Does Inequality in Skills Explain Inequality in Earnings Across Advanced Countries?

35 Pages Posted: 22 Feb 2001 Last revised: 7 Oct 2021

See all articles by Dan Devroye

Dan Devroye

affiliation not provided to SSRN

Richard B. Freeman

National Bureau of Economic Research (NBER); University of Edinburgh - School of Social and Political Studies; Harvard University; London School of Economics & Political Science (LSE) - Centre for Economic Performance (CEP)

Date Written: February 2001

Abstract

The distribution of earnings and the distribution of skills vary widely among advanced countries, with the major English-speaking countries, the US, UK, and Canada, having much greater inequality in both earnings and skills than continental European Union countries. This raises the possibility that cross-country differences in the distribution of skills determine cross-country differences in earnings inequality. Using the International Adult Literacy Survey, we find that skill inequality explains only about 7% of the cross-country difference in inequality. Most striking, the dispersion of earnings in the US is larger in narrowly defined skill groups than is the dispersion of earnings for European workers overall. The bulk of cross-country differences in earnings inequality occur within skill groups, not between them.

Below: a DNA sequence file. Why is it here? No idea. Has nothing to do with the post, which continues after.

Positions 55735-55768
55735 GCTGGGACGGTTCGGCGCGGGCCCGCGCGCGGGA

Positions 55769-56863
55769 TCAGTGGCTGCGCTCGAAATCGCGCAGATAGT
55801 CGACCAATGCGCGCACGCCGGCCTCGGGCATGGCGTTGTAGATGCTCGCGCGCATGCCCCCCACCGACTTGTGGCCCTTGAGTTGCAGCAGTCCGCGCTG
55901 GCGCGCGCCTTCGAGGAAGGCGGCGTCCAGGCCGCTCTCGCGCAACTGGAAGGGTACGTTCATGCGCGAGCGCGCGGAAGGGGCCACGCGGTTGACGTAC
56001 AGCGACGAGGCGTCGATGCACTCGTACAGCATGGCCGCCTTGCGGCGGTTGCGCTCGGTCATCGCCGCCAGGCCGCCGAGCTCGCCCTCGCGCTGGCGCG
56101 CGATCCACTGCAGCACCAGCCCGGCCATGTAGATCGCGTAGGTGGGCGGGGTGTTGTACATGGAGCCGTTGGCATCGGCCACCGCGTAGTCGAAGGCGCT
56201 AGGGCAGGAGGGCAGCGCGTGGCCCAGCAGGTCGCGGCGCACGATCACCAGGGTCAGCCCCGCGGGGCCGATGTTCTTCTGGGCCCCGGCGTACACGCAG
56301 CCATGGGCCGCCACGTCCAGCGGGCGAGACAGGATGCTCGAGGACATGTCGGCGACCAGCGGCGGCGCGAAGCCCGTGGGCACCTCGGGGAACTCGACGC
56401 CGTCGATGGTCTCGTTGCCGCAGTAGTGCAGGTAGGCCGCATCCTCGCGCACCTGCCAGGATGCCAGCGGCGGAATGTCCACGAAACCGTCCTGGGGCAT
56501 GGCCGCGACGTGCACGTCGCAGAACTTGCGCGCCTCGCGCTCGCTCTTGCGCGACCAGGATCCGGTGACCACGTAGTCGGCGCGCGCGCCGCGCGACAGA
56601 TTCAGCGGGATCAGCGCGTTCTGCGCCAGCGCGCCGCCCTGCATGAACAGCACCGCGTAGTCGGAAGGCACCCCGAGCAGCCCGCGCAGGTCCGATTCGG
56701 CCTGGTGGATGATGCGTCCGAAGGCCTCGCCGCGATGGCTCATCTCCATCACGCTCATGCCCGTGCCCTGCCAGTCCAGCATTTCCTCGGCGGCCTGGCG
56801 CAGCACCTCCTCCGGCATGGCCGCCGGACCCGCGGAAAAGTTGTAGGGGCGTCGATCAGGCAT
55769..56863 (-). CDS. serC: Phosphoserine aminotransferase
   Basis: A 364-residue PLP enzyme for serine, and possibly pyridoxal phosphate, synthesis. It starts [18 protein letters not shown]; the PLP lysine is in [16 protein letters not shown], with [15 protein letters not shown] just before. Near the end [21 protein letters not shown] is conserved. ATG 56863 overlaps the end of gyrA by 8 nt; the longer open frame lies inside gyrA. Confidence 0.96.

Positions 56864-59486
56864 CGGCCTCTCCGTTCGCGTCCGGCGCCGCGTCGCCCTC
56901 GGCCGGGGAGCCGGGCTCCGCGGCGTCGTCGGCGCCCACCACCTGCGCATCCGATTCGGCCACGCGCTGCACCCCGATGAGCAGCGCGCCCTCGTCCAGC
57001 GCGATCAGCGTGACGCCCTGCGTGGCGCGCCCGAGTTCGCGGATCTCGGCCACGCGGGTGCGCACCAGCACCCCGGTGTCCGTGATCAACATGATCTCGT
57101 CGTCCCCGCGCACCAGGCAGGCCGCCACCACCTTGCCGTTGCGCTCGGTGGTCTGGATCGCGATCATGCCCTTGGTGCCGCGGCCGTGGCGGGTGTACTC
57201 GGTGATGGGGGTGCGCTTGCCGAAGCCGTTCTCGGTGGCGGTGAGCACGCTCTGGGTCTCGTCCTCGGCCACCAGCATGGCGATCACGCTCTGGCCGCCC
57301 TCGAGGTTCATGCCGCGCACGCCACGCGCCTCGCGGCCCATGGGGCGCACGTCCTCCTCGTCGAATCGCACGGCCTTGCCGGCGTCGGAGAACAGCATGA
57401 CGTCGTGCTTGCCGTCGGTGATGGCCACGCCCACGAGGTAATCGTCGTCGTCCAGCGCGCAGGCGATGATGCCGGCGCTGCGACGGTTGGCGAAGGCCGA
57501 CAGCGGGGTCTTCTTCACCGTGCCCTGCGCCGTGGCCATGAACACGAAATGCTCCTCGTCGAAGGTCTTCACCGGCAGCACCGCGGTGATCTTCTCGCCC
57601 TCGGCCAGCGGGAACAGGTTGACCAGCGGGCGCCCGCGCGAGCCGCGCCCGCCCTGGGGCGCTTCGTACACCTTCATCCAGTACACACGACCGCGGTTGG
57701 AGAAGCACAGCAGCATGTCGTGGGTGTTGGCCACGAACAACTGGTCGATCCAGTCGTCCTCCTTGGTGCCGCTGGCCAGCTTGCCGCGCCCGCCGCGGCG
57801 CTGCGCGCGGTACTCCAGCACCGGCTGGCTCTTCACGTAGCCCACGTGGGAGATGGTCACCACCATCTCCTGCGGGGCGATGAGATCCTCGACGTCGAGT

Suggested Citation

Devroye, Dan and Freeman, Richard B., Does Inequality in Skills Explain Inequality in Earnings Across Advanced Countries? (February 2001). NBER Working Paper No. w8140, Available at SSRN: https://ssrn.com/abstract=261265

Dan Devroye (Contact Author)

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Richard B. Freeman

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